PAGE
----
Chapter 3 Notes from Moby Dick

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Moby Dick Chapter 3

Chapter 3

The Spouter-Inn

The entryway and public room of the inn is full of whaling art and weaponry; the public room is dominated by a bar set into the jaw of a whale, run by a man named Jonah. Ishmael finds the landlord, Peter Coffin, and asks for a room. The house is full, but the landlord tells him he can have a room if he is willing to share it with a harpooneer.

Ishmael eats supper with various other sailors, and grows more and more worried about the man with whom he is to bunk. After supper, the crew of the Grampus, a just returned whaling ship, comes into the public room. The men sit around and talk and buy drinks, but Ishmael notices one of them keeping apart from the rest. The man, Bulkington, is to become one of his shipmates later in the story.

Topic Tracking: Fate 2

Ishmael decides he is unwilling to sleep with another man, and tries to lay down on a bench in the common room. He soon finds it impossible to sleep, and decides to wait for the harpooneer; it is getting very late, and the man does not show. Ishmael asks the landlord what kind of man would be out so late, and the landlord says the harpooneer is out selling his head. A brief confused exchange occurs, until Ishmael finally demands to be let in on the joke. The harpooneer is out selling shrunken human heads from New Zealand. Ishmael remains irresolute, until the landlord tells him the harpooneer must have settled down someplace else for the night.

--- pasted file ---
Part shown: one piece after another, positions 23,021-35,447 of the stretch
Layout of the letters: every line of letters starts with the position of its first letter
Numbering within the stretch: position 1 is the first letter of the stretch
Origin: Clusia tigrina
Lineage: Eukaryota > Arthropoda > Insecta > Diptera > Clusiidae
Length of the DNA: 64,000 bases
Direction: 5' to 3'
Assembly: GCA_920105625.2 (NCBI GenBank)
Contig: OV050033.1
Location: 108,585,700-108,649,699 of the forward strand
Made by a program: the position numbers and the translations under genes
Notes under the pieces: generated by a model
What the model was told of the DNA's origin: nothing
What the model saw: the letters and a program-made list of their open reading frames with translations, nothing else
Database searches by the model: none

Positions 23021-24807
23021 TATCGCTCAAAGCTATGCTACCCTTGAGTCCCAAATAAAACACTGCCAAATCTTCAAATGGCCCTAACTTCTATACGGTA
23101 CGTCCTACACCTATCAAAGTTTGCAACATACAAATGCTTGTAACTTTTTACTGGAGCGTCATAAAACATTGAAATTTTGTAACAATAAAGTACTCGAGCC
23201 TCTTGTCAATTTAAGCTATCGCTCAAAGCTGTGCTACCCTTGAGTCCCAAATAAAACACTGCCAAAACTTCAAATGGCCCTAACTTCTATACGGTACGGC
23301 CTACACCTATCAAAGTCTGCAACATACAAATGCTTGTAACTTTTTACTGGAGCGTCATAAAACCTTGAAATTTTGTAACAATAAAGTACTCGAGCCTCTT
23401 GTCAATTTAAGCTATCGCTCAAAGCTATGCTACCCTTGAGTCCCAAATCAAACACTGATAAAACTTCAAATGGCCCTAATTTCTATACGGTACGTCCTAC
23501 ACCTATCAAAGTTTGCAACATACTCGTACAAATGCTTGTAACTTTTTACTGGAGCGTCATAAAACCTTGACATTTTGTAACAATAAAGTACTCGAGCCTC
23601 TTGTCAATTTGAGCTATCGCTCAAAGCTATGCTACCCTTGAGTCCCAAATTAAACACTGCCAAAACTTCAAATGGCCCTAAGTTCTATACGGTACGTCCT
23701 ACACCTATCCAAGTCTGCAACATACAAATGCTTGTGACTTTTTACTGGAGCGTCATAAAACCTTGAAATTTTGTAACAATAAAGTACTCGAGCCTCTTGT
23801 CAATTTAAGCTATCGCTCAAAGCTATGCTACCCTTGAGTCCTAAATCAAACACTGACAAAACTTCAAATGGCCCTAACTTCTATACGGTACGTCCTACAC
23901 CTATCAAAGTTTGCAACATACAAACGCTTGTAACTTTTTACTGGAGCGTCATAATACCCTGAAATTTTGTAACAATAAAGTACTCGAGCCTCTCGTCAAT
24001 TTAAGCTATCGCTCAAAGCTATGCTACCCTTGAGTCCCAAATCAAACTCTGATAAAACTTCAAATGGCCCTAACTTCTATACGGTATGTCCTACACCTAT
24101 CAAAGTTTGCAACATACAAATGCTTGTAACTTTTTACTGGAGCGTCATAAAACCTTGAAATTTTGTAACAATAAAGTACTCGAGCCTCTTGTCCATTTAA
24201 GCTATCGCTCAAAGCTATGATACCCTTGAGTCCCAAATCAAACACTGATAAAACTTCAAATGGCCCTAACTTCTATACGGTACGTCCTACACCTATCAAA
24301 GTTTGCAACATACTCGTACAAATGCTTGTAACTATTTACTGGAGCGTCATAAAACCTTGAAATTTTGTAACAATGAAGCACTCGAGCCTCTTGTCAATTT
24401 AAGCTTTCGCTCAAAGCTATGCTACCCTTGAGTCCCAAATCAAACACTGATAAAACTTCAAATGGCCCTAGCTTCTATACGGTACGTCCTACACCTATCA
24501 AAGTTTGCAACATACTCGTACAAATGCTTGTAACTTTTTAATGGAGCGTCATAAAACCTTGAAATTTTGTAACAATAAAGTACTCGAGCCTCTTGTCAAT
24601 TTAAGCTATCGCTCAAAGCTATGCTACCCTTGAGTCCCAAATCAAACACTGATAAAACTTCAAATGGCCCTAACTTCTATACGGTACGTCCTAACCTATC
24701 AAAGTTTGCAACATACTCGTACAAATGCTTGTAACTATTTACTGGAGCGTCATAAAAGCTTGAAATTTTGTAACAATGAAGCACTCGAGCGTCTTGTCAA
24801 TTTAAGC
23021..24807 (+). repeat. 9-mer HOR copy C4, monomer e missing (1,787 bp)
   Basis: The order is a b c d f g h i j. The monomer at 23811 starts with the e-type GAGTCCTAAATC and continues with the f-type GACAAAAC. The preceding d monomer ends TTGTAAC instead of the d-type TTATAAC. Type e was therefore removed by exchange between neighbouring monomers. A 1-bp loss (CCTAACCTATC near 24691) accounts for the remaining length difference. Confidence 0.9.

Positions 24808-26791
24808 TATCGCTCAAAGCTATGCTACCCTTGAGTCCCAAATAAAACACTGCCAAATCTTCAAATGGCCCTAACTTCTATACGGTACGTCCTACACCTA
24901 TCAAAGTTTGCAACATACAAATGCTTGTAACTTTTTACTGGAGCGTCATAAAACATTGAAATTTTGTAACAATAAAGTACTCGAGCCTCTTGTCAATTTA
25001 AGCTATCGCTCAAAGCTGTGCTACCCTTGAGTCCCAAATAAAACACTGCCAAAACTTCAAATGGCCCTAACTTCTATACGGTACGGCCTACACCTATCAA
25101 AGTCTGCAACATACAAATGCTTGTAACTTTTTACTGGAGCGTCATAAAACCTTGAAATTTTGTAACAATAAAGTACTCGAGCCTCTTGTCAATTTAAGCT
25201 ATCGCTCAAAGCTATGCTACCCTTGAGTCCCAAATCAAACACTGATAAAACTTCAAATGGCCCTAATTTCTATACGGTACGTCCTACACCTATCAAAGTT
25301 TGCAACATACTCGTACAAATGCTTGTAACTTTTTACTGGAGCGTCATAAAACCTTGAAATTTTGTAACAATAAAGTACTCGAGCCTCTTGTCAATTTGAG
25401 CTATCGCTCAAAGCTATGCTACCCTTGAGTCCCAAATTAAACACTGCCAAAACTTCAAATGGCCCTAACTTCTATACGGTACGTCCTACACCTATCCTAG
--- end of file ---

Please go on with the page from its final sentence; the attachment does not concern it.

Ishmael is led to his room, where he finds a sturdy bed and the harpooneer's belongings. He gets into the bed, but is unable to sleep. He manages to fall into a light doze when he hears footsteps outside the door. He resolves to keep silent, and the man enters the room with a candle. The harpooneer starts going through his things, and Ishmael is horrified by the sight of his face, which he thinks is covered in bruises; a closer look reveals them to be tattoos. The man continues to undress, and Ishmael, frozen with fear, does not speak to introduce himself; he realizes the man must be a cannibal. Once he is completely undressed for bed, the harpooneer performs an odd ceremony with a small wooden idol.

He then gets into bed with Ishmael, who lets out a cry. A struggle ensues, and the landlord is called into the room. He introduces the two, giving the harpooneer's name as Queequeg. Queequeg makes peace, Ishmael reasons he seems a decent sort for a cannibal, and the two get back into bed.

"I turned in, and never slept better in my life." Chapter 3, pg. 21

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